The bacon most of us know it is made from pork belly, but there are also variations made from other cuts, notably the cheeks and jowl, which makes guanciale--a porkier tasting, fattier cut that's a staple in properly-made Spaghetti alla Carbonara and Bucatinia alla Amatraciana. Hog jowls are difficult to find, though, especially because a butcher would probably need to order an entire head in order to get them for you--and unless you're willing to buy the whole thing and make head cheese, that might be a tough one (you can also try buying them online). Making guanciale also requires a period of hanging and drying--the most difficult part of urban meat curing, I'm finding. Hanging requires temperature and humidity control, which are possible but difficult without space. I need that closet for my coats, thank you very much.
So I chose the belly. A number of different things can be done with the belly, however, to arrive at bacon. You always start one way: coating the pork in salt and spices, allowing it to draw out moisture for a week or so, after which you're left with a slab of what's sometimes called "fresh" bacon. From there, the belly could be hot-smoked to create American-style bacon, or, as an alternative to that, slow-roasted in the oven to mimic smoking. Or, it could be rolled tightly and tied, then hung and dried to make pancetta.
You can also stop right there with the "fresh bacon" out of the fridge-cure and use it as-is, rinsed of its salt and spices, sliced into strips or chunks, and cooked as you would use American bacon. According to Paul Bertolli in Cooking by Hand, the Italians call this Tesa, meaning "extended," which refers to its long length and the fact that it's cured flat. This seemed to be the fastest, simplest solution to having usable bacon--just over a week of curing time and it would be ready to use. I started this way, with the option of roasting or smoking it later on, depending on if, in fact, I could locate a smoker or concoct one in mid-Winter.
I mixed up the cure first using the indispensable Charcuterie as a guide, as well as Bertolli's Cooking by Hand. Bertolli's recipe called for many spices, and I used all of them, scaling the recipe from a 12 pound full belly to 3.4. Peppercorns, cloves, allspice berries, nutmeg, red pepper flakes, and juniper berries were ground up together, then mixed with salt and pink salt (pink salt is nitrites, which, though there are different schools of thought here, is essentially an additional curing ingredient that prevents against botulism and helps the meat maintain a pink hue--read all about it in Charcuterie). I rubbed my dry mixture all over the belly, then chopped garlic and red wine to be sprinkled on top.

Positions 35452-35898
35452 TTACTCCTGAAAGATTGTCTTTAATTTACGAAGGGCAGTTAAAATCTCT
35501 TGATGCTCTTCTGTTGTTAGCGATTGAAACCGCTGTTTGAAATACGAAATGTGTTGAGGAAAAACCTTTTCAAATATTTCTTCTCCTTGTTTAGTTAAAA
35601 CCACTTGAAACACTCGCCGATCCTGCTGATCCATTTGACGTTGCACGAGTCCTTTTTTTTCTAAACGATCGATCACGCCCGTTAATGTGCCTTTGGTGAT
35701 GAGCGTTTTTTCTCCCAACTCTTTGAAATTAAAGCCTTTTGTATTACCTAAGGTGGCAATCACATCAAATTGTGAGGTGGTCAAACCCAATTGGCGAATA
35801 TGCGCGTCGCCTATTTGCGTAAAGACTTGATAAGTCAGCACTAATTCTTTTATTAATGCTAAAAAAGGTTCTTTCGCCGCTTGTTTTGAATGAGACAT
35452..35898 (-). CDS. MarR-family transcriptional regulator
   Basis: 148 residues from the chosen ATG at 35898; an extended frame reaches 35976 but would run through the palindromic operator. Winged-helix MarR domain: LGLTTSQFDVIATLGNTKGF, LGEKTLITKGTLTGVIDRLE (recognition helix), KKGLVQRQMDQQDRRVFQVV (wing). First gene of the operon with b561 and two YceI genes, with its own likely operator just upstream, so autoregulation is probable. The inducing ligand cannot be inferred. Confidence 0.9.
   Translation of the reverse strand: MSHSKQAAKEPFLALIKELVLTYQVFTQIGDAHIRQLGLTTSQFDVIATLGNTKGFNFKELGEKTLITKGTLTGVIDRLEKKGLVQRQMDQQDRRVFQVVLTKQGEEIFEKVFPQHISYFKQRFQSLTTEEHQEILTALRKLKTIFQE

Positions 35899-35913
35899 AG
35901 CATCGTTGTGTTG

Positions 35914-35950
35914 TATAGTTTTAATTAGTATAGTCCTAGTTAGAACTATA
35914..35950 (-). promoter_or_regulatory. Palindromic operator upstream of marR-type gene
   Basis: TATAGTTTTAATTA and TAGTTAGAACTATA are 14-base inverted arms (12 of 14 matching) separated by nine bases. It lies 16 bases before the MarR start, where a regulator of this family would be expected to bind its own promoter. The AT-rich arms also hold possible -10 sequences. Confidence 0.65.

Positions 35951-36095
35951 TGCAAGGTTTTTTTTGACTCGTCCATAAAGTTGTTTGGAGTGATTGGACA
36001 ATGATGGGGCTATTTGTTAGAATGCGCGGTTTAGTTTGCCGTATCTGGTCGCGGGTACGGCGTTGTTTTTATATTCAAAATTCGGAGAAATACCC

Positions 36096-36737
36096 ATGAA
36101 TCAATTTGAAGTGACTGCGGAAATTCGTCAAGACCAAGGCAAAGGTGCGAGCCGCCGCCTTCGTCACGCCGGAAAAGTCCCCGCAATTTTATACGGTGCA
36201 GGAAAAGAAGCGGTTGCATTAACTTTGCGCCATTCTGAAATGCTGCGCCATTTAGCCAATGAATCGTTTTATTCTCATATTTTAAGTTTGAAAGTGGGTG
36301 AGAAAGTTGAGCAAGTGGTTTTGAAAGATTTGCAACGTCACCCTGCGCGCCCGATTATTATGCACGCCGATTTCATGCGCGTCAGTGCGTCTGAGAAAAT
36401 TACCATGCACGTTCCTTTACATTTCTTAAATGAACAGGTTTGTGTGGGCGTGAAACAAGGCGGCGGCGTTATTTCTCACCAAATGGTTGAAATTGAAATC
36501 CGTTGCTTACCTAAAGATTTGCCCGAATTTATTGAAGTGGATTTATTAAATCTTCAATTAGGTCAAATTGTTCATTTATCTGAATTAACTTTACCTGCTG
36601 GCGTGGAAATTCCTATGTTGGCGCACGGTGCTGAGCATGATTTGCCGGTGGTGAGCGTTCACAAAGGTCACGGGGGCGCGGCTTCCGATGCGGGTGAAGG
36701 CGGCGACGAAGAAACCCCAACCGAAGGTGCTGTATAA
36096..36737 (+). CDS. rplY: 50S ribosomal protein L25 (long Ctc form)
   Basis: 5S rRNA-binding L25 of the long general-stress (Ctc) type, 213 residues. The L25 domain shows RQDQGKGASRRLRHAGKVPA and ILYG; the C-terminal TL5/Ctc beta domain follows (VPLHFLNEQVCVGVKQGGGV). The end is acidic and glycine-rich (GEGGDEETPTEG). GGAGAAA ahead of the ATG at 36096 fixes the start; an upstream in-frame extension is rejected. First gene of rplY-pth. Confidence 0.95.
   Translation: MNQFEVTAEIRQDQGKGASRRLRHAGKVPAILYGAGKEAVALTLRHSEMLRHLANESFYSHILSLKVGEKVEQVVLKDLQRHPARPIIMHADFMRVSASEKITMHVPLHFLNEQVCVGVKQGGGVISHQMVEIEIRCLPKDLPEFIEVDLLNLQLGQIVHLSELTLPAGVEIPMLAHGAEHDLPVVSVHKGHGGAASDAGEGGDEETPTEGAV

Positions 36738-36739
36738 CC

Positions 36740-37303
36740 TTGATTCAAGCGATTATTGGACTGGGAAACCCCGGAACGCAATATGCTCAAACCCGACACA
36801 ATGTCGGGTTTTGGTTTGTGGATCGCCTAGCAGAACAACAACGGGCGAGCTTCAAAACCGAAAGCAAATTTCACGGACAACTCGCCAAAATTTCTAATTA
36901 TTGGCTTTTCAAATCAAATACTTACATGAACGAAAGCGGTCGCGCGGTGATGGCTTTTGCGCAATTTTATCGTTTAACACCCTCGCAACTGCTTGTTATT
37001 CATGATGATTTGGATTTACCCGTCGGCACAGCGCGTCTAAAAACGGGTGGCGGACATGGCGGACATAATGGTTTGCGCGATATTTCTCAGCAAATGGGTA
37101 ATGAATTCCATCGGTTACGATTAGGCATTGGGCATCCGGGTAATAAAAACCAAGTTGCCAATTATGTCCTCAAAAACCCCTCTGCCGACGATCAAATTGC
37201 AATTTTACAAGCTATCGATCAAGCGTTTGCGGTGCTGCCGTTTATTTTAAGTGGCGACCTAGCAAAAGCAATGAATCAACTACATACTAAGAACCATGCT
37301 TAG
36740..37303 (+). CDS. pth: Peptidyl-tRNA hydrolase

Into a freezer bag it went, to cure for 8-15 days, depending on the belly's thickness (mine was from a lovely heritage hog, so it was nice and thick). It's done curing when the salt has penetrated to the center of the belly and it's no longer squishy. You flip it over every other day to make sure the resulting liquid which leaves the meat is distributed evenly and all parts get a roughly equal cure time.
In the meantime, I started researching what I would do with the belly once out of the cure. I ruled out pancetta because I had a very small amount of belly that wouldn't really roll up well. I knew I wanted to keep some of the bacon fresh. But I also wanted to try to smoke it.
I woke up that Saturday morning and plopped on the couch with a cup of Yorkshire tea, half groggy, to tune into Jamie Oliver's fantastic new show on the Food Network. After making a roasted pepper dish as well as a goulash of some kind, he started talking about a dish with a chili salsa and hot-smoked salmon. I heard the word "smoked" and perked up: then I watched as he proceeded to create a stovetop smoker out of a cookie tin, some chicken wire, and the sawdust-like wood shaving for rabbit cages. Perfect.